Mustard and cress critters -This is a terrific activity for children and there is almost no limit to the things you can embellish with green ‘hair’ that you then can snip and add to your sandwiches and salads.
Go to your local nursery and buy a packet of mustard seeds or cress seeds. These will be tangy and tummy but if this is not to your taste, canola seeds, or even mung beans would be fine.
Or: Alfalfa, Canola (or rape seed), Chick peas, Sunflowers, Rye, Oats, Green Peas, Garbanzo beans, Orange Lentils, Sesame (natural and black), Wheat. All the sprouts from these can be eaten and you treat them the same way.
Take a tray and line it with tissue or paper towel. Top that with cotton wool and then another layer of paper towel. Wet the lot evenly. The tray MUST be clean.
Sprinkle seeds onto the surface of the tissue quite thickly. Stagger your sedds according to how you want them to grow. For instance, mustard seeds germinate faster by 4 days than cress, so plant these first. This is important if you are doing something artistic such as using the sprouts for ‘hair’.
Within a few hours they will have begun to germinate – plant in the morning, look at shoots by night time. By the next morning, the shoots will be quite even and pronounced.
Check water levels. Mist to keep it damp. Do not allow to dry out even for five minutes. But don’t flood or puddle it.
Check for mould. Cress seedlings sometimes go mouldy before they’re ready to pick. This means your tray is not in a warm light enough situation. Throw these out and start again.
After a week you can snip the stems to harvest the cress and eat straight away. Make more each day for an ongoing harvest.
For funny critters, you stuff and stretch a stocking tightly over some cotton wool and kitchen paper to make a face. Use a couple of star anise pressed in to make a scary couple of eyes.
Draw a mouth on with lippy or pin a birds-eye chili in place and a stubby habañero chili for a Mike Tyson nose.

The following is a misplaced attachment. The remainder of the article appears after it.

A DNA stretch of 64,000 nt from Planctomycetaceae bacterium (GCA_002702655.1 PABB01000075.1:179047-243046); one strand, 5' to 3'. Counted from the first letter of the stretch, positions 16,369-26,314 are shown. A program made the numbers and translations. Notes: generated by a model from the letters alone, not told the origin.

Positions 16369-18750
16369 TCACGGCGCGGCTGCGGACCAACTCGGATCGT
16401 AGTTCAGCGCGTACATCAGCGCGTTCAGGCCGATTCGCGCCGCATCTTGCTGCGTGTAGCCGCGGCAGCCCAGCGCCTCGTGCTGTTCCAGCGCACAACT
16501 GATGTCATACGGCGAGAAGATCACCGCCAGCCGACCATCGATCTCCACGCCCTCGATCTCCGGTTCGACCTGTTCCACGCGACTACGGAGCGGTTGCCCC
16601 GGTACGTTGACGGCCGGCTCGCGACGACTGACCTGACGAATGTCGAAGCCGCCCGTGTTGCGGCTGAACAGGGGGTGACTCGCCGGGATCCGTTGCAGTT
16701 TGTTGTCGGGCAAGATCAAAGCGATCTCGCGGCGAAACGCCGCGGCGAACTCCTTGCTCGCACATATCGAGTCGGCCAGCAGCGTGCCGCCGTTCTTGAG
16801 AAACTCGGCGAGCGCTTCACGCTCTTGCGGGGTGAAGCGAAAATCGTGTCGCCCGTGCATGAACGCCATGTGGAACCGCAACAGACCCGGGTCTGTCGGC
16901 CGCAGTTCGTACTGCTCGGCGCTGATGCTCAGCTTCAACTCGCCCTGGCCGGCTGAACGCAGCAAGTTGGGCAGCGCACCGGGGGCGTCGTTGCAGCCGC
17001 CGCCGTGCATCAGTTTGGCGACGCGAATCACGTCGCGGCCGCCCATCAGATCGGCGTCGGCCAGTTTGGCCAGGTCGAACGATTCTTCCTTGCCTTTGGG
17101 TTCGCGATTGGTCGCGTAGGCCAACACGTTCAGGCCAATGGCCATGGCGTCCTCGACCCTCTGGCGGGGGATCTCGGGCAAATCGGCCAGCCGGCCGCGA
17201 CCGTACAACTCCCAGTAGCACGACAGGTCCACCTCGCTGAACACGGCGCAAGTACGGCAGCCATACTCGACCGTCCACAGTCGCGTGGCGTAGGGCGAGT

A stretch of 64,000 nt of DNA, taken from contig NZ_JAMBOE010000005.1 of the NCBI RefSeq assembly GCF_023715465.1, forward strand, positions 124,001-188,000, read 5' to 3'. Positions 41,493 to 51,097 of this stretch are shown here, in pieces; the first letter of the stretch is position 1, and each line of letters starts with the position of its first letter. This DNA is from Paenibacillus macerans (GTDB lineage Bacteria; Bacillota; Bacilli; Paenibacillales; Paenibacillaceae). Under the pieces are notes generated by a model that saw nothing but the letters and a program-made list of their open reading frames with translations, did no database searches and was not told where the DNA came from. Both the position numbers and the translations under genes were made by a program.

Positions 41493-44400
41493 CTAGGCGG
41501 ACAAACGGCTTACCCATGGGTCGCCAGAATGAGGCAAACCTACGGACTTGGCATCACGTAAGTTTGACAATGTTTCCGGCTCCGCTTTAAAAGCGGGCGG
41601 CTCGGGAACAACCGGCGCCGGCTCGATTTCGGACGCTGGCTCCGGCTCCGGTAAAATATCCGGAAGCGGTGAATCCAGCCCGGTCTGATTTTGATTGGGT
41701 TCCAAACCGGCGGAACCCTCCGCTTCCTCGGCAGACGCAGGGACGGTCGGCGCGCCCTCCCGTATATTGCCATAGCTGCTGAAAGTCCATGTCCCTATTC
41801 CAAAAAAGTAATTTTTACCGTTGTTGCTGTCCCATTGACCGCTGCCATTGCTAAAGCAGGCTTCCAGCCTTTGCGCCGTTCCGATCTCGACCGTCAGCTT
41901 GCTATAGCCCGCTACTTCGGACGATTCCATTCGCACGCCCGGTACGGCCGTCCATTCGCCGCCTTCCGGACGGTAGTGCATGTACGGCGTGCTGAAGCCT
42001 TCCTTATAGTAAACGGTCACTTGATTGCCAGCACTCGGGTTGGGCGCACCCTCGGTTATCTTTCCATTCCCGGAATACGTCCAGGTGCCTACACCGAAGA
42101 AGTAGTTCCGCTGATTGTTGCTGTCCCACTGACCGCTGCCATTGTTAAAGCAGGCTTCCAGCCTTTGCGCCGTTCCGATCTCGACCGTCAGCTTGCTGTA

Sprinkle the sprout seeds of your choice around the hairline and eyebrows and maybe the beard. Press them into the pantyhose fabric where they should stick. Stand it in a sauce of water. Spray each morning and night and da-dah! After a week you have a very scary man.
You can also draw a face on an empty egg-shell and fill it with kitchen paper and sprinkle the seeds on that. These are fun to have in egg cups along the window sill.
The end product can still be eaten or used as a garnish. Great in omelettes.
Watercress (slightly more serious growing! )
Oddly enough, it does not have to be grown in flowing water and all you need is moist soil or a bucket of water unless you are into hydroponics – a different story altogether. Most of the supermarket stuff is hydrophonic and the chemicals used are supposed to be safe, but it is a constant concern of mine as to what people blithely allow into their mouths! While its roots dangle and grow in the water,the plant grows above it.
Place seeds on a sodden paper towel and keep it moist, and 10 days later you will have little sprouts. These are edible but be patient! Leave some for after. You can sprinkle these sprouts in salads already.
Prick them out into individual tiny pots filled with peatmoss and a little sharp sand (not a lot of the latter) and in around a month they can be transplanted into the soil. This process should be in late Spring but check exactly on the seeds that you purchase. They do not tolerate frost.
The roots are very fragile. Plant approximately 15cm and keep the site is quite damp and in the shade.
Mature watercress plants propagate by runners from the mother plant, cut the older plants back to 10cm in Spring and they will begin to grow new leaves and you can pick as required though the best crop will happen 6 months later.
One of the easiest ways to grow watercress is to buy a bunch at the supermarket and put it in a glass of water changing it daily to avoid stagnation and setting it in full sun.
It is also possible to grow watercress in a pond, but the water must be very clean. No slime is tolerated.
To harvest watercress simply cut the leaves just above the ground, make sure you leave the roots so that they can sprout again. The best flavoured leaves are in spring and autumn and watercress is pretty tasteless in summer.
If you live in a flat with just a balcony, try growing the watercress in a black or green poly bag sold at nurseries for dealing with compost. Lightweight and the handles make it easy to pickup. Sit it on a tray though.
Other salad shoots:
You can plant lettuce, rocket, silver-beet, beetroot, kale, chard and all kinds of Japanese vege greens in your garden and harvest the little leaves after about 2 weeks following their first appearance above the ground. This will give you an ongoing and trendy salad and if you let some of them mature and run to see each season, you will also have an ongoing supply of new seeds to plant. Most of the commercial varieties are hydrophonic and grown in massive greenhouses. But you can avoid all that plus the huge per kilo cost and the waste inherent in buying such fragile luxury goods.